§   Even after the deadline (22 December, 2019) for the return of all North Korean workers residing overseas, the North Korean authorities are likely to find different ways to circumvent resolution 2397 by sending the labourers on visas different from the official work visa, which needs to be issued following general regulations. Especially in the case of China, which is close to North Korea and as a result it is time- and cost-effective to transport workers there, it is expected that even more North Koreans will be dispatched to Chinese provinces on short-term visas. Such suspicion is further prompted by the current negotiations between China and the DPRK for simplification of the existing procedures for personal exchanges between the two countries. In the event that the current 1-month visa-free sojourn period for North Korean nationals in China is extended, then it will be possible to dispatch North Korean workers to the country without filling out the proper documentation. This would ultimately lead to a situation in which it is almost impossible to confirm the number of North Korean workers in China as there will be no official documentation associated with their sojourn in the country. Consequently, it will be harder for the international community to collect documentary proof associated with the implementation of the sanctions.

§   In relation to the strong need for investigation on the compliance with resolution 2397 after 22 December this year, NKDB’s North Korea Human Rights Watch Functions Division plans to conduct monitoring of the implementation of paragraph 8 of the resolution regarding the dispatch and repatriation of North Korean workers to not only China but other countries worldwide.

 

5. The Database Center for North Korean Human Rights (NKDB)’s divisions are involved in different aspects of work related to North Korean human rights.

§   The North Korean Human Rights Archives performs systematic investigation and documentation of cases of human rights violations in the DPRK

§   The North Korea Human Rights Watch Functions perform effective monitoring of specific human rights categories and through regular reports and publications aim at practical solutions of the issues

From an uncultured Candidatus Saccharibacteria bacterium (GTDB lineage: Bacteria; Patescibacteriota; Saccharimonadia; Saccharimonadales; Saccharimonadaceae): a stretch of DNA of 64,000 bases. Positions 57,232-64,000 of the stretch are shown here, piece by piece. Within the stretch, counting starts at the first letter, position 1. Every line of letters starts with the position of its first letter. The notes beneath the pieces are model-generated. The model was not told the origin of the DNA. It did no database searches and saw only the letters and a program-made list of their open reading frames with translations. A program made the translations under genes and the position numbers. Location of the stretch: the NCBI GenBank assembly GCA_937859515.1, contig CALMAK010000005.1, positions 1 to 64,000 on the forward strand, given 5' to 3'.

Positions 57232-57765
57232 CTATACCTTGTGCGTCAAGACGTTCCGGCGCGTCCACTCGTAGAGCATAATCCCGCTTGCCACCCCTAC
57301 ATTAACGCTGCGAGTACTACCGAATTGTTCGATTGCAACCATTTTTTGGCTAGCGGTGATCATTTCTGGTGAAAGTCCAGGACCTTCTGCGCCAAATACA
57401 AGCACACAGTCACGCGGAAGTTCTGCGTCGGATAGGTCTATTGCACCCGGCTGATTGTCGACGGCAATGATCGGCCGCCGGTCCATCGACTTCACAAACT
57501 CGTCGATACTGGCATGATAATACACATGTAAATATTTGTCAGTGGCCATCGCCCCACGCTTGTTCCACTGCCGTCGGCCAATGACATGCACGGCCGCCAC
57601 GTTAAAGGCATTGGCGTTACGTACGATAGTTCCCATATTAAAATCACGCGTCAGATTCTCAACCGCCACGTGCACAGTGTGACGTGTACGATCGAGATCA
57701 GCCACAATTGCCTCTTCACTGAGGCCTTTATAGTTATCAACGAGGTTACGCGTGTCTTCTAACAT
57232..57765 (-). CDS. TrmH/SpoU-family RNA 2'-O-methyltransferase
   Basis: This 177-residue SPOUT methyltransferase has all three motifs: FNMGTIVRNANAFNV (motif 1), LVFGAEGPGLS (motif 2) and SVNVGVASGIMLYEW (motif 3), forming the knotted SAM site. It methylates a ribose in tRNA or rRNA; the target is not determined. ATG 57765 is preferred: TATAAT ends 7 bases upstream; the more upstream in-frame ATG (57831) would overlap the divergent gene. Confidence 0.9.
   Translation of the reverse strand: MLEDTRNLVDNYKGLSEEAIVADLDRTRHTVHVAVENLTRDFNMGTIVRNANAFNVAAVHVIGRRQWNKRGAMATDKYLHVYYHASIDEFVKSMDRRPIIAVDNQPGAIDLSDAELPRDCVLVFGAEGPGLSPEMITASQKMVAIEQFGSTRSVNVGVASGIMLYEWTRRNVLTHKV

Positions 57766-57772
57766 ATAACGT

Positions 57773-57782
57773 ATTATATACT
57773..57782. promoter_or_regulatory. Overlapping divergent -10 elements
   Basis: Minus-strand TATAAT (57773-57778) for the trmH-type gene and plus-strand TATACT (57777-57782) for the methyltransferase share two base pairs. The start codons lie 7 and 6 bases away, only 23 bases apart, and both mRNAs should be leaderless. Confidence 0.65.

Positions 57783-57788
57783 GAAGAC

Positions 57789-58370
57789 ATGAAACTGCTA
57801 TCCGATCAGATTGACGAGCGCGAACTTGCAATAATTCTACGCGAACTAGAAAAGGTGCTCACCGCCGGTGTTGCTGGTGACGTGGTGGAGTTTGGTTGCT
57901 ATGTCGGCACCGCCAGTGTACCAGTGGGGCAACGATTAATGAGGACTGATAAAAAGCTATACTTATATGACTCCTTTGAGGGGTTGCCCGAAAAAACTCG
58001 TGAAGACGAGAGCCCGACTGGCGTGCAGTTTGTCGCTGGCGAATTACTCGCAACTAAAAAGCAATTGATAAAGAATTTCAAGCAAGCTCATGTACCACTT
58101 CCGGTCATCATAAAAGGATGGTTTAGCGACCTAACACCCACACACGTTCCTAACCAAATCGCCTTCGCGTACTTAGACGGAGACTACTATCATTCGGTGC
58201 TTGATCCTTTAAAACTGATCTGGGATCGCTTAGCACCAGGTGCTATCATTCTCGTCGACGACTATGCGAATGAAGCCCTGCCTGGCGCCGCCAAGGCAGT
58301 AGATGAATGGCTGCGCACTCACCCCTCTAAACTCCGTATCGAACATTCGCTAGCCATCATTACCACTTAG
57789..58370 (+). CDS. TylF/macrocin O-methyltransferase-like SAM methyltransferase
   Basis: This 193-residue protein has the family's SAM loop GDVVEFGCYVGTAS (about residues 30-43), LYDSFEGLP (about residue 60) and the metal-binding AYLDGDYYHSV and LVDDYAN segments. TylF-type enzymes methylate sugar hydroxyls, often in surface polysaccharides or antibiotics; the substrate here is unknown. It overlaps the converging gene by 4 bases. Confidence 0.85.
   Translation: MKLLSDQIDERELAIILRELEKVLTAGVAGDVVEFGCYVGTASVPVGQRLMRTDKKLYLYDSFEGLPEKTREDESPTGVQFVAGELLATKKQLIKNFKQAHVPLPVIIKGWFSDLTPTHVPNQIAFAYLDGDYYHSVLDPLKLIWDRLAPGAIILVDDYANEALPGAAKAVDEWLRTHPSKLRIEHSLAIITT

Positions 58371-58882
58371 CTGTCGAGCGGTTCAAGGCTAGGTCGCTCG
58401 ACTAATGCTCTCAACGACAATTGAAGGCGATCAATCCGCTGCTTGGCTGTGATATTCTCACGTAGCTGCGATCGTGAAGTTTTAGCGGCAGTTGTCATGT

§   The Resettlement Assistance Headquarters provides professional support to North Korean defectors resettled in South Korea. It provides education on integration, resettlement and counseling services to victims, returned prisoners of war, North Korean defectors excluded from South Korean government’s resettlement support program.

§   The Education Center for Korean Integration designs educational programs targeting the general public in order to improve its knowledge of the human rights situation in the DPRK and to emphasize the importance of social integration between South and North Korea. The programs executed or planned by the Center are North Korean Human Rights Academy, Unification Diplomacy Academy, Academy on Psychological Counseling for North Korean Defectors and Social Integration, Together for Unification Academy, and Leadership Academy for North Korean Youth.

 

The North Korea Human Rights Watch Division is specifically focusing on testimonies and documents that contain information, which have the potential to achieve actual ripple effects inside North Korea. The Watch Division conducts its work in the following focus areas: (1) Death Penalty in North Korea; (2) North Korean Detention Facilities; (3) Religious Freedom in North Korea; (4) Overseas North Koreans’ Human Rights, (5) ABC Weapons-related Human Rights; (6) North Korean Narcotic Drugs; (7) UN Recommendations Implementation; and (8) Human Rights in the North Korean Military.